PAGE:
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Part I: Why the US rate cut may kill the dollar
Central bankers, economists and analysts are an anxious lot. As stock markets across continents are inexorably linked to the US Fed, they realise that the move to cut interest rates has far reaching implications. They know for sure that to save the United States' financial sector as a whole from complete collapse, the Fed has taken a huge gamble, especially on the dollar.
This could, in turn, have a debilitating impact on the US financial sector, American economy and by extension on the global economy, as talked about in the previous part of this column.
But as global markets debate the rate cut move, the US Fed -- the author of the move itself -- goes virtually un-scrutinised and unquestioned, in and outside the US. Crucially, the approach of the Fed to savings, investments, stock markets and the symbiotic link provided to all these is central to understanding its motives and what drives its decisions.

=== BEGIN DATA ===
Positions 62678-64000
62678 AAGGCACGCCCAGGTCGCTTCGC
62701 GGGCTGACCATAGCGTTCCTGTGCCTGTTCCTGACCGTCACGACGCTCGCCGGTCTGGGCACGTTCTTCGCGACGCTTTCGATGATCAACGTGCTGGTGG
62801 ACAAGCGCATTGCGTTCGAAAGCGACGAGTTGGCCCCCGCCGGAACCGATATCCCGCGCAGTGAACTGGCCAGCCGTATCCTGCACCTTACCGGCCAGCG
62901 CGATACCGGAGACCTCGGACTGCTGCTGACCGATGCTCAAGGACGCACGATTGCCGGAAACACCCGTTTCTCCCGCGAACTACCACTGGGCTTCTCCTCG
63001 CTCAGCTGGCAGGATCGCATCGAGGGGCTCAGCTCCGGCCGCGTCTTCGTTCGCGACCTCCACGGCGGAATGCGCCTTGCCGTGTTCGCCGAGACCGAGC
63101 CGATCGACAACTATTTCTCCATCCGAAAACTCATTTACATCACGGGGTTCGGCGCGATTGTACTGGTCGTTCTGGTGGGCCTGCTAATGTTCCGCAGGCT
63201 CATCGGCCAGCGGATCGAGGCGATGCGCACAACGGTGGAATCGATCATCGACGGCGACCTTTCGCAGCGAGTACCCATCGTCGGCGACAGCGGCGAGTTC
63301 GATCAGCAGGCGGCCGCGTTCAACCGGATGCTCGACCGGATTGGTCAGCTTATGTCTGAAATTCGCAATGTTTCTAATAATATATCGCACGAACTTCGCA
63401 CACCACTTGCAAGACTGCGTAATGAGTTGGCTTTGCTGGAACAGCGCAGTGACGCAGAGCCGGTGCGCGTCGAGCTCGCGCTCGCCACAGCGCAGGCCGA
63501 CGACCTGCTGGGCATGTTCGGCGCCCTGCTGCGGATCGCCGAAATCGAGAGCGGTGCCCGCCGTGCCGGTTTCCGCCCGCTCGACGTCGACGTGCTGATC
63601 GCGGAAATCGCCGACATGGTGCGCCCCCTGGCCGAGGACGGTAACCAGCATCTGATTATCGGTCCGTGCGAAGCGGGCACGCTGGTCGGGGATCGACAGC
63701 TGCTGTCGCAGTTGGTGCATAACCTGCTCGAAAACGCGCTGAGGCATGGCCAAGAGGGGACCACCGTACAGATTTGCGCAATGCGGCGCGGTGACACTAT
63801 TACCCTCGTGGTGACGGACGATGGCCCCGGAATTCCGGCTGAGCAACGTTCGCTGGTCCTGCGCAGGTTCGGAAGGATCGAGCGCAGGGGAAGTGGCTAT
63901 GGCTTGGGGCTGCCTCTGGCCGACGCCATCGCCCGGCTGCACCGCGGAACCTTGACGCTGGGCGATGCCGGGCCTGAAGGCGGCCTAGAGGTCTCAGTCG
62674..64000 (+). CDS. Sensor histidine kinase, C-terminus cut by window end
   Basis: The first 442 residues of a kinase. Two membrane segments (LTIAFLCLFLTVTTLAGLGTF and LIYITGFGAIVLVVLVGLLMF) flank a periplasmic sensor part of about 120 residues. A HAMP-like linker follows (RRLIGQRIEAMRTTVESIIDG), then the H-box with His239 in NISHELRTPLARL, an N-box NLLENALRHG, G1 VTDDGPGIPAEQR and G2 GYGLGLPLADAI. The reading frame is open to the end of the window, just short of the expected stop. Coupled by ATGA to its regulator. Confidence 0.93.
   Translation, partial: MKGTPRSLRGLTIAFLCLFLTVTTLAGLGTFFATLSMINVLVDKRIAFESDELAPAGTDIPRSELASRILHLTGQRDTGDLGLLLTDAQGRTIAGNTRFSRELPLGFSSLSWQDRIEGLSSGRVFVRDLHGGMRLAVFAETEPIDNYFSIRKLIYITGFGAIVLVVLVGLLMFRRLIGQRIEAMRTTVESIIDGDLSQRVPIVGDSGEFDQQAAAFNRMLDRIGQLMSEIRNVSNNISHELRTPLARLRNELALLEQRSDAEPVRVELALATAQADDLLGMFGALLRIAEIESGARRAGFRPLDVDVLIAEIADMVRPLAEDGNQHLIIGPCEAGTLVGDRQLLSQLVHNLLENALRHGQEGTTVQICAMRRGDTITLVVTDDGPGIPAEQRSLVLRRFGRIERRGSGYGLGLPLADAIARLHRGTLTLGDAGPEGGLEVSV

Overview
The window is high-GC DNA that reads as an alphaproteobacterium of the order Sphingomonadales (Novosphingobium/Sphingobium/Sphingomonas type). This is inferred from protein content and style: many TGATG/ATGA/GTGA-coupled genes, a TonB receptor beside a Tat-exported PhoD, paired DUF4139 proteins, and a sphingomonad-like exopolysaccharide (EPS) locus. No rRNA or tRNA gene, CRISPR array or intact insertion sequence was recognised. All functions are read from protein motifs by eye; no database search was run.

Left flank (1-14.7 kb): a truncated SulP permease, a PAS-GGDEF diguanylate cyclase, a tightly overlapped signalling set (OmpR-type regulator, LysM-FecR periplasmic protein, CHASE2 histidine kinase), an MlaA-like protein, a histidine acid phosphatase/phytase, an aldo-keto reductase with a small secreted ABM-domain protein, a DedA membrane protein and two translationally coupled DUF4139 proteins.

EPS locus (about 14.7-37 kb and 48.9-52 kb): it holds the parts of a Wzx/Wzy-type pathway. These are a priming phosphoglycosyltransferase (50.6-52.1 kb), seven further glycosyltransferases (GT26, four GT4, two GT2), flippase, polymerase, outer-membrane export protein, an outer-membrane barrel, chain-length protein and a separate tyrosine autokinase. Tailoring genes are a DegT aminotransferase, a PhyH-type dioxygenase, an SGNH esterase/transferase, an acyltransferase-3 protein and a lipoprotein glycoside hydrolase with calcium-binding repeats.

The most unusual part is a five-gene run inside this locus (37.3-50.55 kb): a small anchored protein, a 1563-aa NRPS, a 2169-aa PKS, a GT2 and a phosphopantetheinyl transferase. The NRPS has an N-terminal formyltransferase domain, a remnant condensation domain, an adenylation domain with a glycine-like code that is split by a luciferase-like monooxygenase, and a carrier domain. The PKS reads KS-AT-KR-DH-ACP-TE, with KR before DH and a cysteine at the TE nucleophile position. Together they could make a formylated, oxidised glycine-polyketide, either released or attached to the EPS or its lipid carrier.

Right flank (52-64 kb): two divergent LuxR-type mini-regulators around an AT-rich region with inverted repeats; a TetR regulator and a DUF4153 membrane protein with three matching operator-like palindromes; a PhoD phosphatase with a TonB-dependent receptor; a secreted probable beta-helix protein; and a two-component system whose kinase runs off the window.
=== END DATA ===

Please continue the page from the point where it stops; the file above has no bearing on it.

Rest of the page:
The first indicator that the US dollar is going to have a torrid future is borne out of the fact that ever since the Fed announced the cut in interest rates the value of gold has shot through the roof and hit the all time high of $925 per troy ounce (even as I write this).
Naturally, other commodities, viz. silver, crude oil, uranium, palladium, copper, tin, et cetera, will follow the pattern of gold in the coming days.
And when prices of commodities go up, the net beneficiary would once again be American corporates who, anticipating these developments, would already have built up significant positions on these commodities or planned some other alternatives.
Originally posted by Vojvoda
FED cut interest rates to save financial sector is clear, if FED would raise interest rates it would happen 1929. The price of this is weaken and weaken $ with rising inflation.